Red Sox May Have More Experience Than Marlins When It Comes to Playing in Nasty Heat

Red Sox May Have More Experience Than Marlins When It Comes to Playing in Nasty HeatWhen 96-degree heat settled on Fenway Park for the start of Wednesday night's game, you would think the advantage would go to the baseball club from Miami.

But the Marlins, who are enjoying their first year in a new stadium that came equipped with a dome, have been able to shirk sweltering temperatures at most points this year.

"When we're in Miami, we have a roof — we don't have to worry about the hot weather," shortstop Jose Reyes said from the comfort of the cooled clubhouse on Wednesday afternoon, before a drenching batting practice and a game that saw some players cramping up. "Hot weather — it's always good."

Reyes said he'd take hot days over cool any time, and he wasn't the only one.

"I'd rather pitch when it's warmer," said starting pitcher Mark Buehrle, who just missed the heat wave by throwing in Tuesday night's Red Sox win. "I'd rather be out there sweating. I'm not a fan of coming in after you've thrown an inning in the cold weather and you're really not sweating."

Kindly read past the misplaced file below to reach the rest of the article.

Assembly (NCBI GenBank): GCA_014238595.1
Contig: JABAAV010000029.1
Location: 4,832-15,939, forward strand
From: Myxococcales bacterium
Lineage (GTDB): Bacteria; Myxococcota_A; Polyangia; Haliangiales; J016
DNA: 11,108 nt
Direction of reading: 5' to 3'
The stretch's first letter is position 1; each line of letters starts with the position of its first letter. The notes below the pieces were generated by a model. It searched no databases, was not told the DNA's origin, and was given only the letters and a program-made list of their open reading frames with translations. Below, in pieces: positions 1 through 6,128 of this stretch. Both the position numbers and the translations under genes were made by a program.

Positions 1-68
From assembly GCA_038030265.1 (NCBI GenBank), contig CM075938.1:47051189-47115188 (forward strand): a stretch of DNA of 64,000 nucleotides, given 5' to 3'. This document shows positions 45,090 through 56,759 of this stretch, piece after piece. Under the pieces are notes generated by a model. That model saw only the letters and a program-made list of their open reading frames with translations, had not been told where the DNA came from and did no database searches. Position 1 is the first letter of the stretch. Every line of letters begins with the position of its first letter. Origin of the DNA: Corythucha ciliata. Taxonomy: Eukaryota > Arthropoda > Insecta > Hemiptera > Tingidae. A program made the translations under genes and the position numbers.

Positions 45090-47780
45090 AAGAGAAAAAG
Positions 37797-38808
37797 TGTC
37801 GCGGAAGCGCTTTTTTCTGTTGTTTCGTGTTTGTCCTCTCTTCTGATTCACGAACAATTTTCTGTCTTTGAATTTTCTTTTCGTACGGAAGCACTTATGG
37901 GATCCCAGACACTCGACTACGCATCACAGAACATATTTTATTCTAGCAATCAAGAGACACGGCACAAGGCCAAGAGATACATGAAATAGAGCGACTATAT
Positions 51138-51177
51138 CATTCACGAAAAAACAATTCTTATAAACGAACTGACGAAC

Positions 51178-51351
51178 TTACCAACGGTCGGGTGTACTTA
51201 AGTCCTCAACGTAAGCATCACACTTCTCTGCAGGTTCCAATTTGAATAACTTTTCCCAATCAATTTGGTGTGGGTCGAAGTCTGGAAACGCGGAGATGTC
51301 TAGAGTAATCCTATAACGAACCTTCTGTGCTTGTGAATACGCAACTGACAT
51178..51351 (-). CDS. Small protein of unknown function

Buehrle knows a thing or two about pitching — the 13-year veteran threw a no-hitter in 2007 and a perfect game in 2009. But neither was at his comfort temperatures. The no-hitter was in 40-degree April weather, and the perfect game was on a 69-degree July night.

Most players agreed that heat isn't too much of a factor, as both sides are facing the same challenge.

"You get a little tired, but we're all playing out there — it's no excuse. We'll all deal with it," outfielder Austin Kearns said. "You just try to stay as cool as possible in between innings."

And, for the Marlins, the humidity is a reminder of what every day at home could be like.

"You've got to tough it out," reliever Randy Choate said. "It stinks, but we played in it all last year, so I'm glad to only be playing in it for two days than for a whole season."

Even Miami manager Ozzie Guillen was laughing it off, and Choate suggested Fenway find a way to put up a roof real quick.

For one night at least, Fenway Park was like Miami Marlins Stadium in all its glory — minus the bobblehead museum, built-in fish tanks and home run extravaganza, that is.